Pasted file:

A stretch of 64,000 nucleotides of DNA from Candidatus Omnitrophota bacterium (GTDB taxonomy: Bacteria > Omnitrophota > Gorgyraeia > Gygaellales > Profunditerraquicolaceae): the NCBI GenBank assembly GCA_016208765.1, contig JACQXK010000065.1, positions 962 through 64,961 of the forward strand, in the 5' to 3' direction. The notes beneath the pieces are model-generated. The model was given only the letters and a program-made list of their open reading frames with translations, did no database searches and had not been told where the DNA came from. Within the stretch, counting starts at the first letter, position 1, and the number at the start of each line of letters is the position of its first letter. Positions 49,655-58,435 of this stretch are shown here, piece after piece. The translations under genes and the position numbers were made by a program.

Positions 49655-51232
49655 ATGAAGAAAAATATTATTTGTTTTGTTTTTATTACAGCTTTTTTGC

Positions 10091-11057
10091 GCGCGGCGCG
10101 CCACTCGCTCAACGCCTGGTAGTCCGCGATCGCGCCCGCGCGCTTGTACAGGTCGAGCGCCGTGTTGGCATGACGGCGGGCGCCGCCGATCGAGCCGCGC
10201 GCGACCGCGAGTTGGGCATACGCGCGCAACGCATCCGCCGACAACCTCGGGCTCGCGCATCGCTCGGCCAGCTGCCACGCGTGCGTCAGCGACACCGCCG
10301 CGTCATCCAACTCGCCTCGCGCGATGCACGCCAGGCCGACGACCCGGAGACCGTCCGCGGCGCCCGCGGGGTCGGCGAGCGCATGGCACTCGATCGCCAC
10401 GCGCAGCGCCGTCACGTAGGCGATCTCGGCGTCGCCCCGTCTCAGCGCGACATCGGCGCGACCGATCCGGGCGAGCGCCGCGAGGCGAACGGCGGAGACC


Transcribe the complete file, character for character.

A stretch of 64,000 nucleotides of DNA from Candidatus Omnitrophota bacterium (GTDB taxonomy: Bacteria > Omnitrophota > Gorgyraeia > Gygaellales > Profunditerraquicolaceae): the NCBI GenBank assembly GCA_016208765.1, contig JACQXK010000065.1, positions 962 through 64,961 of the forward strand, in the 5' to 3' direction. The notes beneath the pieces are model-generated. The model was given only the letters and a program-made list of their open reading frames with translations, did no database searches and had not been told where the DNA came from. Within the stretch, counting starts at the first letter, position 1, and the number at the start of each line of letters is the position of its first letter. Positions 49,655-58,435 of this stretch are shown here, piece after piece. The translations under genes and the position numbers were made by a program.

Positions 49655-51232
49655 ATGAAGAAAAATATTATTTGTTTTGTTTTTATTACAGCTTTTTTGC

Positions 10091-11057
10091 GCGCGGCGCG
10101 CCACTCGCTCAACGCCTGGTAGTCCGCGATCGCGCCCGCGCGCTTGTACAGGTCGAGCGCCGTGTTGGCATGACGGCGGGCGCCGCCGATCGAGCCGCGC
10201 GCGACCGCGAGTTGGGCATACGCGCGCAACGCATCCGCCGACAACCTCGGGCTCGCGCATCGCTCGGCCAGCTGCCACGCGTGCGTCAGCGACACCGCCG
10301 CGTCATCCAACTCGCCTCGCGCGATGCACGCCAGGCCGACGACCCGGAGACCGTCCGCGGCGCCCGCGGGGTCGGCGAGCGCATGGCACTCGATCGCCAC
10401 GCGCAGCGCCGTCACGTAGGCGATCTCGGCGTCGCCCCGTCTCAGCGCGACATCGGCGCGACCGATCCGGGCGAGCGCCGCGAGGCGAACGGCGGAGACC